Social Networks and Optimal Patient Outcomes

    For patients to experience optimal outcomes, health care organizations must deliver clinical practices based on contemporaneous evidence. Effective identification and integration of knowledge requires organizations to balance a dense homogenous internal social network with low density diverse external social networks [12,16,18]. The prevailing vertical hierarchical structures, however, do not support the development of a cohesive, cooperative, and multidisciplinary culture necessary to address contemporary health care challenges [19]. The current reality is that significant clinical practice variability exists, leading to suboptimal patient outcomes [1]. This variability may be because of ineffective social networks [20-23] that restrict the flow of knowledge into and around a health care organization and onto individual HCPs. Some contributing factors have been identified including (1) the hierarchical organizational structure that isolates clinicians and restricts knowledge flow [4]; (2) professional boundaries between members of multidisciplinary teams that limit a shared understanding of specialty knowledge [24]; (3) workplace socialization forcing clinicians to comply with currently accepted practices [25,26]; and (4) HCPs from a range of disciplines who prefer knowledge sources that are human, easily accessible, and perceived to be credible [27-32]. There is increasing interest in the use of social media to create these social networks as VCs that have the potential to overcome the above barriers [5], so that HCPs have sustained access to novel knowledge [33,34].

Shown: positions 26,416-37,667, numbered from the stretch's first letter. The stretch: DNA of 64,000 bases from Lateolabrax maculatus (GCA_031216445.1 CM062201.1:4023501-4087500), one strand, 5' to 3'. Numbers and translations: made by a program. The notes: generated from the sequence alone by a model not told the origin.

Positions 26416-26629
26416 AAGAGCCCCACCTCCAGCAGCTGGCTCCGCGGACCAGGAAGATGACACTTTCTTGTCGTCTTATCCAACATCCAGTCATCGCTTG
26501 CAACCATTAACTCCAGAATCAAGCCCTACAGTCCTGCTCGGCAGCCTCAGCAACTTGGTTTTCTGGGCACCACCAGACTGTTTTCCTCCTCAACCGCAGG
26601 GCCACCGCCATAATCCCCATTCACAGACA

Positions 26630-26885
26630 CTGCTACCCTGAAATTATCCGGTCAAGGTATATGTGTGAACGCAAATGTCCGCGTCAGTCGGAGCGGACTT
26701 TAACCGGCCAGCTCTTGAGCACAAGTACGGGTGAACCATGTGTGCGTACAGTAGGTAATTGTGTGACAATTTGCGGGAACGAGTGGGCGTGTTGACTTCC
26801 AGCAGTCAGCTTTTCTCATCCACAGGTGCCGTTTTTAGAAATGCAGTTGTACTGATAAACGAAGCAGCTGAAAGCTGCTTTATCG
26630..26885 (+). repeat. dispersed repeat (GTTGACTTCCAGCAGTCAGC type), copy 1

How Health Care Professionals Use Social Media to Form Virtual Communities

    HCPs began using VCs in the early 1990s, although uptake of Web-based communication varies considerably across disciplines and specialties [7,35-37], and despite positive public attitudes toward what is today coined social media, this has not translated into significant professional use. At present, regardless of platform, the vast majority of VC members tend to not post or post infrequently; however, this is reversed when examining how often members access a VC or read posts [38]. At an individual level, members who post in an HCP VC are seeking a better understanding of the current knowledge and best practice in their particular field [39-41] or to assist fellow clinicians [36,40,42,43]. This suggests HCPs use VCs to establish virtual professional networks [13] to enhance access to colleagues and best practice knowledge. These members also develop a commitment to the VC and are motivated to post by collectivism [36,40,42,43], reciprocity [36,42,43], and where the Web-based environment is perceived to be respectful [42,43] and noncompetitive [44]. Members tend not to post when they lack time or interest, knowledge self-efficacy, confidence [41,42,45], or skills to use the platform [41,42] and when the Web-based culture or discussions are viewed unfavorably [36,41,45]. There are some data suggesting that this is influenced by individual characteristics [46], peers [46,47], and perceptions of the platform as an innovation [46]. Similar to nonhealth VCs, there is a symbiotic relationship between the online culture of a VC, members, and knowledge-sharing activities [48,49].

    At present, the research base concerning the efficacy of health care VCs remains inadequate, as most of the studies concerning HCP VCs or on why or how HCPs use social media rely on Web-based observation [38], which only reveals the perspective of posters, who represent a minority of VC members. Given that regardless of professional group or industry, most VC members prefer to read rather than post [50,51], what is it that motivates HCPs to join a VC and what do they find of value that influences them to remain members? Ideally a member survey would provide data more representative of a whole community; however, prior research has struggled to obtain representative samples [52-57]. Therefore, a qualitative design was chosen because it would collect rich data from all types of members, especially the unrepresented nonposting majority. Understanding these phenomena will assist health care leaders in understanding how to develop and implement VCs to optimally leverage social media to improve knowledge diffusion and patient care.